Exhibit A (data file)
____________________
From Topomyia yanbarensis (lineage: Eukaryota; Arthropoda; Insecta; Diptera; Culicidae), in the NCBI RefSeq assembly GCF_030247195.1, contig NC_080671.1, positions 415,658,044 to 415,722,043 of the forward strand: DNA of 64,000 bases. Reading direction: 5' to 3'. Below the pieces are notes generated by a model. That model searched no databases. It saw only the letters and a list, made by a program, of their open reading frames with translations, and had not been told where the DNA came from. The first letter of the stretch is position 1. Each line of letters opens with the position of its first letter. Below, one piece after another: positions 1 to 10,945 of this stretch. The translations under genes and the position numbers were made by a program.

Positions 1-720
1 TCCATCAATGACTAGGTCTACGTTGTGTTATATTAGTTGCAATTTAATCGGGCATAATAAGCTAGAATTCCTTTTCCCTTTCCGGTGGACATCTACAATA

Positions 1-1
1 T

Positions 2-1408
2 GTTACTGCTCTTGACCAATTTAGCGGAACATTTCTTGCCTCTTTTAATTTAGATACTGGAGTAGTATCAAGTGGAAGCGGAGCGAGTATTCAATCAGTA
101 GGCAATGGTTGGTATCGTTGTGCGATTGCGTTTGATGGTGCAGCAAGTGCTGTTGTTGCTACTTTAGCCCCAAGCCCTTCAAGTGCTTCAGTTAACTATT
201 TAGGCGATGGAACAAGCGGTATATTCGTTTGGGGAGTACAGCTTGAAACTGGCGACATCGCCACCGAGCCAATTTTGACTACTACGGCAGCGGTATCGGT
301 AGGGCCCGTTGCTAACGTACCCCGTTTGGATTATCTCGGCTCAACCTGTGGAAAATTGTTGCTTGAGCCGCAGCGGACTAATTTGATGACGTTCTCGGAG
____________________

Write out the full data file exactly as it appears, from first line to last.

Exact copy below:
From Topomyia yanbarensis (lineage: Eukaryota; Arthropoda; Insecta; Diptera; Culicidae), in the NCBI RefSeq assembly GCF_030247195.1, contig NC_080671.1, positions 415,658,044 to 415,722,043 of the forward strand: DNA of 64,000 bases. Reading direction: 5' to 3'. Below the pieces are notes generated by a model. That model searched no databases. It saw only the letters and a list, made by a program, of their open reading frames with translations, and had not been told where the DNA came from. The first letter of the stretch is position 1. Each line of letters opens with the position of its first letter. Below, one piece after another: positions 1 to 10,945 of this stretch. The translations under genes and the position numbers were made by a program.

Positions 1-720
1 TCCATCAATGACTAGGTCTACGTTGTGTTATATTAGTTGCAATTTAATCGGGCATAATAAGCTAGAATTCCTTTTCCCTTTCCGGTGGACATCTACAATA

Positions 1-1
1 T

Positions 2-1408
2 GTTACTGCTCTTGACCAATTTAGCGGAACATTTCTTGCCTCTTTTAATTTAGATACTGGAGTAGTATCAAGTGGAAGCGGAGCGAGTATTCAATCAGTA
101 GGCAATGGTTGGTATCGTTGTGCGATTGCGTTTGATGGTGCAGCAAGTGCTGTTGTTGCTACTTTAGCCCCAAGCCCTTCAAGTGCTTCAGTTAACTATT
201 TAGGCGATGGAACAAGCGGTATATTCGTTTGGGGAGTACAGCTTGAAACTGGCGACATCGCCACCGAGCCAATTTTGACTACTACGGCAGCGGTATCGGT
301 AGGGCCCGTTGCTAACGTACCCCGTTTGGATTATCTCGGCTCAACCTGTGGAAAATTGTTGCTTGAGCCGCAGCGGACTAATTTGATGACGTTCTCGGAG